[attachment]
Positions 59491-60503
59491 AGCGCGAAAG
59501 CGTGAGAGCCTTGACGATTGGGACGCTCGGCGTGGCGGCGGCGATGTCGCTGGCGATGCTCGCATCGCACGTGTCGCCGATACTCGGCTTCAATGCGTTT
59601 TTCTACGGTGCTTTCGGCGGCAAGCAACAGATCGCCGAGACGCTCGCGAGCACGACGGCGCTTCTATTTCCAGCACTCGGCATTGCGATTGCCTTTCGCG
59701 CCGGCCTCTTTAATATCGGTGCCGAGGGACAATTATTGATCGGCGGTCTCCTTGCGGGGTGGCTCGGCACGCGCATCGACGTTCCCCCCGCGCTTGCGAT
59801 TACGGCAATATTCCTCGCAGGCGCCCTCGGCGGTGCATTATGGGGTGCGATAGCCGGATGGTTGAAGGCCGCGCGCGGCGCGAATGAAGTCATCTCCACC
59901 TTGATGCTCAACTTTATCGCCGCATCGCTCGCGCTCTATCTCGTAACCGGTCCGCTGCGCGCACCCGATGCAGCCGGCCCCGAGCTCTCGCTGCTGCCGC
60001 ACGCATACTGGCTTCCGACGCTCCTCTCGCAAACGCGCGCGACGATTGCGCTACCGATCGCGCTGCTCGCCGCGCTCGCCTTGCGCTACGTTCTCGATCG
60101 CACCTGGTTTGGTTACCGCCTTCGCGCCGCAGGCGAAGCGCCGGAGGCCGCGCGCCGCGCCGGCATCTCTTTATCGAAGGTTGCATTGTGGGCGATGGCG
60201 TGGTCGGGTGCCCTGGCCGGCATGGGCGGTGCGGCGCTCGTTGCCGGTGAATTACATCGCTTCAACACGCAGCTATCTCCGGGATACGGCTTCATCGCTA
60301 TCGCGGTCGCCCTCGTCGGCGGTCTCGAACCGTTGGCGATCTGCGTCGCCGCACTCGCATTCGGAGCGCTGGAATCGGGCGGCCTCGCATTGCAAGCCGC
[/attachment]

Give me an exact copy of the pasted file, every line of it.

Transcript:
Positions 59491-60503
59491 AGCGCGAAAG
59501 CGTGAGAGCCTTGACGATTGGGACGCTCGGCGTGGCGGCGGCGATGTCGCTGGCGATGCTCGCATCGCACGTGTCGCCGATACTCGGCTTCAATGCGTTT
59601 TTCTACGGTGCTTTCGGCGGCAAGCAACAGATCGCCGAGACGCTCGCGAGCACGACGGCGCTTCTATTTCCAGCACTCGGCATTGCGATTGCCTTTCGCG
59701 CCGGCCTCTTTAATATCGGTGCCGAGGGACAATTATTGATCGGCGGTCTCCTTGCGGGGTGGCTCGGCACGCGCATCGACGTTCCCCCCGCGCTTGCGAT
59801 TACGGCAATATTCCTCGCAGGCGCCCTCGGCGGTGCATTATGGGGTGCGATAGCCGGATGGTTGAAGGCCGCGCGCGGCGCGAATGAAGTCATCTCCACC
59901 TTGATGCTCAACTTTATCGCCGCATCGCTCGCGCTCTATCTCGTAACCGGTCCGCTGCGCGCACCCGATGCAGCCGGCCCCGAGCTCTCGCTGCTGCCGC
60001 ACGCATACTGGCTTCCGACGCTCCTCTCGCAAACGCGCGCGACGATTGCGCTACCGATCGCGCTGCTCGCCGCGCTCGCCTTGCGCTACGTTCTCGATCG
60101 CACCTGGTTTGGTTACCGCCTTCGCGCCGCAGGCGAAGCGCCGGAGGCCGCGCGCCGCGCCGGCATCTCTTTATCGAAGGTTGCATTGTGGGCGATGGCG
60201 TGGTCGGGTGCCCTGGCCGGCATGGGCGGTGCGGCGCTCGTTGCCGGTGAATTACATCGCTTCAACACGCAGCTATCTCCGGGATACGGCTTCATCGCTA
60301 TCGCGGTCGCCCTCGTCGGCGGTCTCGAACCGTTGGCGATCTGCGTCGCCGCACTCGCATTCGGAGCGCTGGAATCGGGCGGCCTCGCATTGCAAGCCGC